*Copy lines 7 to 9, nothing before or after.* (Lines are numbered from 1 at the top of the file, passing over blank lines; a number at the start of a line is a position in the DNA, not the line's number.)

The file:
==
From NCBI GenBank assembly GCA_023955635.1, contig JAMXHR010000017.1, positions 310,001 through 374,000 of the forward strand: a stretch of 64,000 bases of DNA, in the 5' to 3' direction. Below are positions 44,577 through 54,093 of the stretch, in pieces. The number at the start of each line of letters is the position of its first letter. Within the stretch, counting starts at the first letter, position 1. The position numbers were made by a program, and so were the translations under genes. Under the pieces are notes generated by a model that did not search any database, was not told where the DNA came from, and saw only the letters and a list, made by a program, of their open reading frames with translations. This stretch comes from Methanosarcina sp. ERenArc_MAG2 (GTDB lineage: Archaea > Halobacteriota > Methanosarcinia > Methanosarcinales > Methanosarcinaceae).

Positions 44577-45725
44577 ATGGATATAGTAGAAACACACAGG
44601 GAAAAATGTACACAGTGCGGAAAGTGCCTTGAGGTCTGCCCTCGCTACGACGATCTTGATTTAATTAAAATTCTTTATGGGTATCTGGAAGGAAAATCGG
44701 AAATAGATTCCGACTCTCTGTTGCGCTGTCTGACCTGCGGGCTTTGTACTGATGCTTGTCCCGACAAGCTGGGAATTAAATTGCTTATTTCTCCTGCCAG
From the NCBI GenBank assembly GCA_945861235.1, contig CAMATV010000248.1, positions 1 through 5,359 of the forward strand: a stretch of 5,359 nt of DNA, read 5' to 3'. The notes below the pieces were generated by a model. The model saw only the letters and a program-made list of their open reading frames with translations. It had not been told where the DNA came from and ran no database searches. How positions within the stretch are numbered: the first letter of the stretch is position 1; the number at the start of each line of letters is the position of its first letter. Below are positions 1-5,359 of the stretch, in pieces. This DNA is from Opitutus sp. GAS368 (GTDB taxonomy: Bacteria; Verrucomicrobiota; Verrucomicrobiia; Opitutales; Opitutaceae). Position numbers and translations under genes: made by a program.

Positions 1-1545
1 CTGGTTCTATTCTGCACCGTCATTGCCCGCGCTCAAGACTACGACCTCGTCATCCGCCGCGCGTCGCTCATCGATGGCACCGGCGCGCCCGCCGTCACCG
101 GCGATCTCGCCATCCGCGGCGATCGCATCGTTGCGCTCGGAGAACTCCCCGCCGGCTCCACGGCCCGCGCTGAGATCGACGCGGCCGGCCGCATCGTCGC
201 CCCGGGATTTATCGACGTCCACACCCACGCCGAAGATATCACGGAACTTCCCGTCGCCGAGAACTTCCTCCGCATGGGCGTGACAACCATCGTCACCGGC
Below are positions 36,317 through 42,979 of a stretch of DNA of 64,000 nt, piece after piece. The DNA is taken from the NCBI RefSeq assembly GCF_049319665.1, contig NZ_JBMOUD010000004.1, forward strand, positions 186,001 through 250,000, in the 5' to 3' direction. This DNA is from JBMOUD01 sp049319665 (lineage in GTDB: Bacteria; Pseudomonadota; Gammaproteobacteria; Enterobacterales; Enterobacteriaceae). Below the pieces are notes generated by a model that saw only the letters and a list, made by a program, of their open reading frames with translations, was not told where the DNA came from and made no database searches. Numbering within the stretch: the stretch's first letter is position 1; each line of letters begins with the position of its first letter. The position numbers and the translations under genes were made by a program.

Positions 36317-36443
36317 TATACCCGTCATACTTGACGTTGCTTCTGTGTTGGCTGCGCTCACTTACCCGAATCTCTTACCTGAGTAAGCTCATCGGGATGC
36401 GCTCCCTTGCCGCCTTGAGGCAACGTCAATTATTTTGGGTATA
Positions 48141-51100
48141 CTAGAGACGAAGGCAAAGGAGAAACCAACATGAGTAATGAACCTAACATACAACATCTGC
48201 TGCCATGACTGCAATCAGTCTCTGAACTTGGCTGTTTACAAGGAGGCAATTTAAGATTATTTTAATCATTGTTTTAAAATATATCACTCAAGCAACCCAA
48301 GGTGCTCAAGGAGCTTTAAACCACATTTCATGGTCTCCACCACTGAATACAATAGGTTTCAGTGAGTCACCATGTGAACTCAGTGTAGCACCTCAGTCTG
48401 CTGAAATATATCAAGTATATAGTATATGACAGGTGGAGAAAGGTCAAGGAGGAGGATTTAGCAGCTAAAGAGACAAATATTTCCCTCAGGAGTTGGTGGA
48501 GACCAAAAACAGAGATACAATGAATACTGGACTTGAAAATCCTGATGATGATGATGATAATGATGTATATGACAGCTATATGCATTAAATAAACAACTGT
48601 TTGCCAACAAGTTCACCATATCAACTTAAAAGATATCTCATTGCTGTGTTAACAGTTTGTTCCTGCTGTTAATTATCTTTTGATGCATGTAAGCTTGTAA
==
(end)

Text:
Positions 1-1545
1 CTGGTTCTATTCTGCACCGTCATTGCCCGCGCTCAAGACTACGACCTCGTCATCCGCCGCGCGTCGCTCATCGATGGCACCGGCGCGCCCGCCGTCACCG
101 GCGATCTCGCCATCCGCGGCGATCGCATCGTTGCGCTCGGAGAACTCCCCGCCGGCTCCACGGCCCGCGCTGAGATCGACGCGGCCGGCCGCATCGTCGC